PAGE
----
Russian minister proposes regional security pact

Foreign Minister Yukihiko Ikeda and Russian Defense Minister Igor Rodionov agreed May 16 to push a regional security forum in the Asia-Pacific region to help maintain stability, Foreign Ministry officials said.

Rodionov told Ikeda that Russia intends to build confidence with countries in the region on a bilateral basis before establishing a multilateral security framework, according to the officials.

Ikeda said he thinks establishing a regional security mechanism with China, Japan, Russia, South Korea and the United States taking part would be possible, the officials said.

In a related matter, Rodionov told Ikeda that Russia feels Japan’s security partnership with the U.S. does not pose a threat to a third country, the officials said.

The Russian defense minister also said the relationship between Russia and the U.S. has improved dramatically over a short period of time and that he wants to make efforts to improve Russia’s relations with Japan, according to the officials.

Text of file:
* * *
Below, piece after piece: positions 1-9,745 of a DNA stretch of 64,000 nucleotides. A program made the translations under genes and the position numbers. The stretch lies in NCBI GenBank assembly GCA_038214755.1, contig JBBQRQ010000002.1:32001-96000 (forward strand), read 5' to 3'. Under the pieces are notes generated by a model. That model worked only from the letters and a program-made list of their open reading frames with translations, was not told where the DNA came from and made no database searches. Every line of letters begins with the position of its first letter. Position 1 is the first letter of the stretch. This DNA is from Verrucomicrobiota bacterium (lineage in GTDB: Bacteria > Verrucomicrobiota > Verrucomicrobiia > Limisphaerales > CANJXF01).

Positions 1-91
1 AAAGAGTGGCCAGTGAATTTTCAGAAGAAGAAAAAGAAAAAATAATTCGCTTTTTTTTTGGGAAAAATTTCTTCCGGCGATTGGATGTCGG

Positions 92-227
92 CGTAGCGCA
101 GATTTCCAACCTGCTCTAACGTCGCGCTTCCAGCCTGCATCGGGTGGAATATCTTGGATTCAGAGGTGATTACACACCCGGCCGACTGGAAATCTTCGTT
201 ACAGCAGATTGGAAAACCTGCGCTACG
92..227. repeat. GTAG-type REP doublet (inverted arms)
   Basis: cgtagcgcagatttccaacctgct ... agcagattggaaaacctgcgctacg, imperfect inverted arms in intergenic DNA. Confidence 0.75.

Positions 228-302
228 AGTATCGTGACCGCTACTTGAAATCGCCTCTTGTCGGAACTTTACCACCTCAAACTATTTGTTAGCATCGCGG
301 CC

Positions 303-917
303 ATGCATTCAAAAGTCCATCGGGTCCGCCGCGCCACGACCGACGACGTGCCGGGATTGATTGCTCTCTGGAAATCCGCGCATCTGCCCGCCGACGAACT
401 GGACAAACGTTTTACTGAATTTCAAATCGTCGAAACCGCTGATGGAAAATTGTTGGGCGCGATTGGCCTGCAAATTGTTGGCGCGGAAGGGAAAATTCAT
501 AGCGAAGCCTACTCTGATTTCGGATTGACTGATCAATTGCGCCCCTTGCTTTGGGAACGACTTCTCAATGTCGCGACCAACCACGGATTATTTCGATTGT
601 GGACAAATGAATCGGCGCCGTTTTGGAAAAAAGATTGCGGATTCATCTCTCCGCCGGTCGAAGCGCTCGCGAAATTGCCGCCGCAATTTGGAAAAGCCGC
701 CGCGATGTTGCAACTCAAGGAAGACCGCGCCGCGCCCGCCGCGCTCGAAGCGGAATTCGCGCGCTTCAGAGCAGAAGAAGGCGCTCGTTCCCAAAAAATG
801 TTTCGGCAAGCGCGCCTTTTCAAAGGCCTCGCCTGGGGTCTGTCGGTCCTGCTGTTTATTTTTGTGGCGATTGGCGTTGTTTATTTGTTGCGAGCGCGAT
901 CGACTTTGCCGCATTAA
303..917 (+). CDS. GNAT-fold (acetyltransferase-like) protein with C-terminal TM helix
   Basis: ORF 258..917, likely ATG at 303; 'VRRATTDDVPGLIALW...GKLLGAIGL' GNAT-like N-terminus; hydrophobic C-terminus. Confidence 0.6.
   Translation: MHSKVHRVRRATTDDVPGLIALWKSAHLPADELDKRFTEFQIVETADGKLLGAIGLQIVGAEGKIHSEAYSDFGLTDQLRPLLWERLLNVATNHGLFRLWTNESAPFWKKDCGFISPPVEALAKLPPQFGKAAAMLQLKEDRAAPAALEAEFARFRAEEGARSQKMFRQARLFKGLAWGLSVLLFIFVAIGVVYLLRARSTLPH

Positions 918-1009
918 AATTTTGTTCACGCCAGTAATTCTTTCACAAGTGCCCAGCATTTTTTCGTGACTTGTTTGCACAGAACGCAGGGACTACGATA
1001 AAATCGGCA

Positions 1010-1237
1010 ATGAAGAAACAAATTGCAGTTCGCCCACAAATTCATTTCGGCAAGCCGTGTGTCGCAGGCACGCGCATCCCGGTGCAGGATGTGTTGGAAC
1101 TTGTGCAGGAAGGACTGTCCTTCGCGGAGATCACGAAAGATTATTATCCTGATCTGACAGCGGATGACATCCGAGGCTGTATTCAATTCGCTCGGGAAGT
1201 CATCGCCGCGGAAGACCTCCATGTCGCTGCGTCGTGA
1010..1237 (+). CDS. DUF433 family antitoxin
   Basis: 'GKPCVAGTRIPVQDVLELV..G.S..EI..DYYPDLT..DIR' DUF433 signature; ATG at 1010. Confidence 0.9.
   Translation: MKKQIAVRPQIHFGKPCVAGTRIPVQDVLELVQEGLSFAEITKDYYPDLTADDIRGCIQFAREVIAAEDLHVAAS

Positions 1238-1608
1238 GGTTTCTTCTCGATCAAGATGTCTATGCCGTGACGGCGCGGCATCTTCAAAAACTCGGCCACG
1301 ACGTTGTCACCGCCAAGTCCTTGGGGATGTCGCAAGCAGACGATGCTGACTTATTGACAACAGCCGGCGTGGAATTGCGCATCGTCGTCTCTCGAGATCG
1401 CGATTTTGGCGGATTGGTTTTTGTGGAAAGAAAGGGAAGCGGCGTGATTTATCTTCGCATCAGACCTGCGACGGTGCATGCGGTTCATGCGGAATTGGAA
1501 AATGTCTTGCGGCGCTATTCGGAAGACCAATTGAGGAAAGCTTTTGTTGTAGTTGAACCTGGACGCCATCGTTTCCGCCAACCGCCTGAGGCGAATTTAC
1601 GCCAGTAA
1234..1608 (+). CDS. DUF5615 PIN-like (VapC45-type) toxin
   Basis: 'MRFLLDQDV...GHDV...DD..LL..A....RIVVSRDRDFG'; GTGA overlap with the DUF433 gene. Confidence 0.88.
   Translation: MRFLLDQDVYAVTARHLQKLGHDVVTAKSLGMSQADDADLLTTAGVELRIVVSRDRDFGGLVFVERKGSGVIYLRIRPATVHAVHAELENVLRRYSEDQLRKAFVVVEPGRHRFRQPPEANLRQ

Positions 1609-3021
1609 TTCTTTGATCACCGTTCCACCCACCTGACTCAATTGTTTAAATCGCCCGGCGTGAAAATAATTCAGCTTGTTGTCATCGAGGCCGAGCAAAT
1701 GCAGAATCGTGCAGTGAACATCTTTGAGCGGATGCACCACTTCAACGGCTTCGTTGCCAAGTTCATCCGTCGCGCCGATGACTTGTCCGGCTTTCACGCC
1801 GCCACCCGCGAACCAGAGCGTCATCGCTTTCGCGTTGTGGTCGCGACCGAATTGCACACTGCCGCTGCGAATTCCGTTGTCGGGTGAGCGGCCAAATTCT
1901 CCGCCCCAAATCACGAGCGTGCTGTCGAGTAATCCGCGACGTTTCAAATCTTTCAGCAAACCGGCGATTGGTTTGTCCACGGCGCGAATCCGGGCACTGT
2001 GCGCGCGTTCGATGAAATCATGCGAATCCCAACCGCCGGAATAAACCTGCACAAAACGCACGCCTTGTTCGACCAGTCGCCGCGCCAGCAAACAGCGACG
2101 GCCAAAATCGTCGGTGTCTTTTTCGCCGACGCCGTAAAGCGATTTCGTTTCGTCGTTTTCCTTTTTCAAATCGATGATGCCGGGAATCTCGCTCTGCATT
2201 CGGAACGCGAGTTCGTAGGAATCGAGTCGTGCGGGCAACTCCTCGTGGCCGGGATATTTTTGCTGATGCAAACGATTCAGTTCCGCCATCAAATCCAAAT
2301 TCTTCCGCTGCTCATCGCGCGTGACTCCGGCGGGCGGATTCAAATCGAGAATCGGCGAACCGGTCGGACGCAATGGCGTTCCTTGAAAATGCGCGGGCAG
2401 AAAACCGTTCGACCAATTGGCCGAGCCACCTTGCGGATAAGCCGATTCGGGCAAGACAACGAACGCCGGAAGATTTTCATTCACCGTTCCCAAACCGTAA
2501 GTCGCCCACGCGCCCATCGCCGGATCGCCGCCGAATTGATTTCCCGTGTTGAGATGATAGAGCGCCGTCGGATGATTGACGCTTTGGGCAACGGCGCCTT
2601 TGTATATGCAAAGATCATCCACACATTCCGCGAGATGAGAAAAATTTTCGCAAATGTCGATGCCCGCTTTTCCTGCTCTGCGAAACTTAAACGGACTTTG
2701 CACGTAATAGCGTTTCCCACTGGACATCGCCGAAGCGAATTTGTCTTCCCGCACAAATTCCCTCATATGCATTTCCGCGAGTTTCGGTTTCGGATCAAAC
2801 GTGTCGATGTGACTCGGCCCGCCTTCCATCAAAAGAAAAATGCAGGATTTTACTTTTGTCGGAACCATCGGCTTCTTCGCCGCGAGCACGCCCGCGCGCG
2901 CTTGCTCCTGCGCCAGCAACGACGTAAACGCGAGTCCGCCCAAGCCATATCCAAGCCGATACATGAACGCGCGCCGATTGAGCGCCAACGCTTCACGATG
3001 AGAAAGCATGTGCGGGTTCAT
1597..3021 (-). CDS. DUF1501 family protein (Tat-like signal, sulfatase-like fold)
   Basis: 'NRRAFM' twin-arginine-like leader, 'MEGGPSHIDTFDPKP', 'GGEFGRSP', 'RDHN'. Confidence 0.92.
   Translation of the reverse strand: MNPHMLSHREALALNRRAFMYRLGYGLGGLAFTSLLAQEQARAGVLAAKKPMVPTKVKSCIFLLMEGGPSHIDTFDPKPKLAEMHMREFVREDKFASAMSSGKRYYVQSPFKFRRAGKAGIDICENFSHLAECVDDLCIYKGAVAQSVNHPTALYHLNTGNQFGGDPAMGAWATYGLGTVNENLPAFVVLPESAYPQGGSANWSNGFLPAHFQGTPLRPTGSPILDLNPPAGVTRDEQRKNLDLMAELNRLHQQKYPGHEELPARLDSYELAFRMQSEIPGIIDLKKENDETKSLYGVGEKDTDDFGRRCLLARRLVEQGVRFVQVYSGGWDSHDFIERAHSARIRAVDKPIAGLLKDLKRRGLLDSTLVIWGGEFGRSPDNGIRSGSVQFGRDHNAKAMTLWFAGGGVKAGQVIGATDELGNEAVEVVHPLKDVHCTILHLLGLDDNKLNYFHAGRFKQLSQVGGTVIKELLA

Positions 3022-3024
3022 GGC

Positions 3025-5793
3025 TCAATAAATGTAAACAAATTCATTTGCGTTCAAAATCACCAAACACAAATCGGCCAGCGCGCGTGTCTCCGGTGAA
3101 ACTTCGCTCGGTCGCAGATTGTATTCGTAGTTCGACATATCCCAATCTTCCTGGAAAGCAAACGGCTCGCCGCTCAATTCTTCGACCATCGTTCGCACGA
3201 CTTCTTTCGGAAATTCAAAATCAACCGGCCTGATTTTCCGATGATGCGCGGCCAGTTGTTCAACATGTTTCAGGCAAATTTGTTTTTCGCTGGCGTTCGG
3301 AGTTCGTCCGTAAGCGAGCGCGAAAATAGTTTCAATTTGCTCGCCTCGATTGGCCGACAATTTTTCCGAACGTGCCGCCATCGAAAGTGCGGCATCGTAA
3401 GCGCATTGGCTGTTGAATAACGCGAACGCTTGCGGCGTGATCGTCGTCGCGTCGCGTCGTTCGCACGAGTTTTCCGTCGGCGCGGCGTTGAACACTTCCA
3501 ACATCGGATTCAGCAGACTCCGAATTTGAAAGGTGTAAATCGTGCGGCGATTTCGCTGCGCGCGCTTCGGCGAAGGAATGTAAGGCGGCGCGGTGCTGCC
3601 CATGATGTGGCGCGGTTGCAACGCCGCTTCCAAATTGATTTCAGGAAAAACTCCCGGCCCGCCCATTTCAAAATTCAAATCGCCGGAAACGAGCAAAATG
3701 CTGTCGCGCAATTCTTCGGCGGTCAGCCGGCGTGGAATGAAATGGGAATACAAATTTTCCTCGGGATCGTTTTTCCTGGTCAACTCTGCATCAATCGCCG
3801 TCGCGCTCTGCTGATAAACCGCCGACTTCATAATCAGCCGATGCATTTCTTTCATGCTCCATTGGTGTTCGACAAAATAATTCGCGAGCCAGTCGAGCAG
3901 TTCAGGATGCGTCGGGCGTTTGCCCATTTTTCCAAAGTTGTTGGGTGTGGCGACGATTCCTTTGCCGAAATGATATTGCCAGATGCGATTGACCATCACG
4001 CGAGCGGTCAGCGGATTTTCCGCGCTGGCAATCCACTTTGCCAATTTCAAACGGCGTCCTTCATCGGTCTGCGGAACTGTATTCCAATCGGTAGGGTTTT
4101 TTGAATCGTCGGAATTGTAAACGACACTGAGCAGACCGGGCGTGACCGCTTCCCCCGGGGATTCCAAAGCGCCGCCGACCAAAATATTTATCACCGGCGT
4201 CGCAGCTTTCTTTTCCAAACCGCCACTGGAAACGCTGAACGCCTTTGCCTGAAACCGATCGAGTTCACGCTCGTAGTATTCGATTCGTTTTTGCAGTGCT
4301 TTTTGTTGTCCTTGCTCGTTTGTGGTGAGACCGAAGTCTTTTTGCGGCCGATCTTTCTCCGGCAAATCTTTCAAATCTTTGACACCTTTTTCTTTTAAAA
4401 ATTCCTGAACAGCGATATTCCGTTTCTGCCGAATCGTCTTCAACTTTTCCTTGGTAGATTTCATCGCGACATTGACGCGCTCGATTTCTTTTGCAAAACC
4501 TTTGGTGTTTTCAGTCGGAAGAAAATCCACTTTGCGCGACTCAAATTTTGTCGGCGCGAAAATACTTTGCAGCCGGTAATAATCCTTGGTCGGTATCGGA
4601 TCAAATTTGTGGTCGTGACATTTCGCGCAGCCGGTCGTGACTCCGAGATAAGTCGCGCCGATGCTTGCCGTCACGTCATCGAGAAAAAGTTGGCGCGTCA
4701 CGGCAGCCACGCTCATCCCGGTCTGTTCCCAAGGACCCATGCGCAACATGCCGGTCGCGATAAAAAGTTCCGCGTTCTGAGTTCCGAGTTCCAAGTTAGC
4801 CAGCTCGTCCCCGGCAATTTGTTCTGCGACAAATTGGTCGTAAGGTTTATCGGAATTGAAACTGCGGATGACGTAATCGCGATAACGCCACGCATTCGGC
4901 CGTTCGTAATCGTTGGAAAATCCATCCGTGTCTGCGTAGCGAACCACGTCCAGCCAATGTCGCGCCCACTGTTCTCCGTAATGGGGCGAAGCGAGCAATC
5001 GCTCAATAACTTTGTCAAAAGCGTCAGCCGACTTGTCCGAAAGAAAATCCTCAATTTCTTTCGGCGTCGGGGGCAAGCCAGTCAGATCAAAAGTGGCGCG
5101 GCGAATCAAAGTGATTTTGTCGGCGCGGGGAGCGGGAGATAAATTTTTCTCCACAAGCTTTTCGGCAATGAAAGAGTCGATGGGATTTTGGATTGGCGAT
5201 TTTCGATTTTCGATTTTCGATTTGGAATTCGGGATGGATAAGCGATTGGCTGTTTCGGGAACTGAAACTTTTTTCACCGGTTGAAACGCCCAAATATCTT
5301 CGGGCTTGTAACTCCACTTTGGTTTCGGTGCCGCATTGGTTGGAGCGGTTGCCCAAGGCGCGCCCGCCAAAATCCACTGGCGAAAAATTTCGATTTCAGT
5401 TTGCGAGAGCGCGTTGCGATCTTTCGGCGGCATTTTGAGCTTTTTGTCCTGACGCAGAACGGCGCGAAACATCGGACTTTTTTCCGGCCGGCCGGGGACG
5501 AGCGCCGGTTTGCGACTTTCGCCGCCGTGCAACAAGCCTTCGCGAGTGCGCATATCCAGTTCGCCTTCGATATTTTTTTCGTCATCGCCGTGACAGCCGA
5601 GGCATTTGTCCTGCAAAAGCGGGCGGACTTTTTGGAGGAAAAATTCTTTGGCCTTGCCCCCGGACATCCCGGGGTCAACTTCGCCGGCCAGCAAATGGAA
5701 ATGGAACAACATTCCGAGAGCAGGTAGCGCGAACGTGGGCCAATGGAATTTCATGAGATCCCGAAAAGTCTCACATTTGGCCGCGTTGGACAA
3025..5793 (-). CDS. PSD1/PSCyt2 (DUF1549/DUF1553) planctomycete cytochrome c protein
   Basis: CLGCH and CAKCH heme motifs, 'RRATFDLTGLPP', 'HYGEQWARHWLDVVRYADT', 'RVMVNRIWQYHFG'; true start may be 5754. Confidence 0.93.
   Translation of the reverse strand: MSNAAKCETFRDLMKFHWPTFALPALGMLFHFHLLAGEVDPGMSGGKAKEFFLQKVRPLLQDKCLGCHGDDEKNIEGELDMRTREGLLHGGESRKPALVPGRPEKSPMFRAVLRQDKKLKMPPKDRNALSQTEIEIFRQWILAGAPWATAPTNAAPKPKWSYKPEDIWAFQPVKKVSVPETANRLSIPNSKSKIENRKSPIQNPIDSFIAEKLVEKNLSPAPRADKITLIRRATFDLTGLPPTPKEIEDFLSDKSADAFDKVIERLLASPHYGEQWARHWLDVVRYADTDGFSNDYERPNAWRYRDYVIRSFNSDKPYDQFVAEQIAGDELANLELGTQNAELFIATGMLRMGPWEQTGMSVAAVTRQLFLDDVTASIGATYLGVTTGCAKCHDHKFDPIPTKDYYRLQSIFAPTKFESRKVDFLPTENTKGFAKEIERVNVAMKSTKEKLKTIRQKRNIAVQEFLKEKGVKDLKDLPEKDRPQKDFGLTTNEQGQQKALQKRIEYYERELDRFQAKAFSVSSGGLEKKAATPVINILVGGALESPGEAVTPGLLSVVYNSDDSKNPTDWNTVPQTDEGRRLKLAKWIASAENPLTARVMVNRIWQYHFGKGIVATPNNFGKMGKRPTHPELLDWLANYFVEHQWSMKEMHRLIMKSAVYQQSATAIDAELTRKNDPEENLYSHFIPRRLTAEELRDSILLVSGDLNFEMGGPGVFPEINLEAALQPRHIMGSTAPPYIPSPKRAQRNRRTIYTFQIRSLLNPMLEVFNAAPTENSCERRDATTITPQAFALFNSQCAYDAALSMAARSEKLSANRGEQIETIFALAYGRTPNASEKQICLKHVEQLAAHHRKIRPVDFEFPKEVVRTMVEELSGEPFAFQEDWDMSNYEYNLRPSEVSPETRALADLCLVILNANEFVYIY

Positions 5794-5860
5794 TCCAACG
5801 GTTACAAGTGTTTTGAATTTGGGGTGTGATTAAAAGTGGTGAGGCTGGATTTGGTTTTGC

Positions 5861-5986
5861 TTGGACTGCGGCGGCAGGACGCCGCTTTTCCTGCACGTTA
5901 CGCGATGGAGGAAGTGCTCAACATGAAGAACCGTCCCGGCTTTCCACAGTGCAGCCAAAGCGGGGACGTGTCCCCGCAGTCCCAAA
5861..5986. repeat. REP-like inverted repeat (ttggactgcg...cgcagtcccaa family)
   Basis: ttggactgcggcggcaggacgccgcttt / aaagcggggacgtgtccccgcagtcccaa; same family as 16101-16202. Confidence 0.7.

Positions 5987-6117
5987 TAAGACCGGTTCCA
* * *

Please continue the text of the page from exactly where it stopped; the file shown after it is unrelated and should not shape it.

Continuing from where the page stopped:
Meanwhile, Ikeda told Rodionov that the bilateral relationship between Japan and Russia should be improved based on the 1993 Japan-Russia Tokyo Declaration, which recognizes the existence of a bilateral territorial dispute, the ministry officials said.

Leaders of the two countries have reaffirmed the declaration, but meaningful progress on the territorial issue has not been achieved.

The two countries are currently discussing whether they will jointly develop disputed islands off Hokkaido. The idea of joint development was proposed by Russia in November.

Ikeda also told Rodionov that Japan will continue to support Russia’s reform efforts, the officials said.

Ikeda also said that Tokyo is willing to promote cooperation in a variety of fields, including defense exchanges, they said.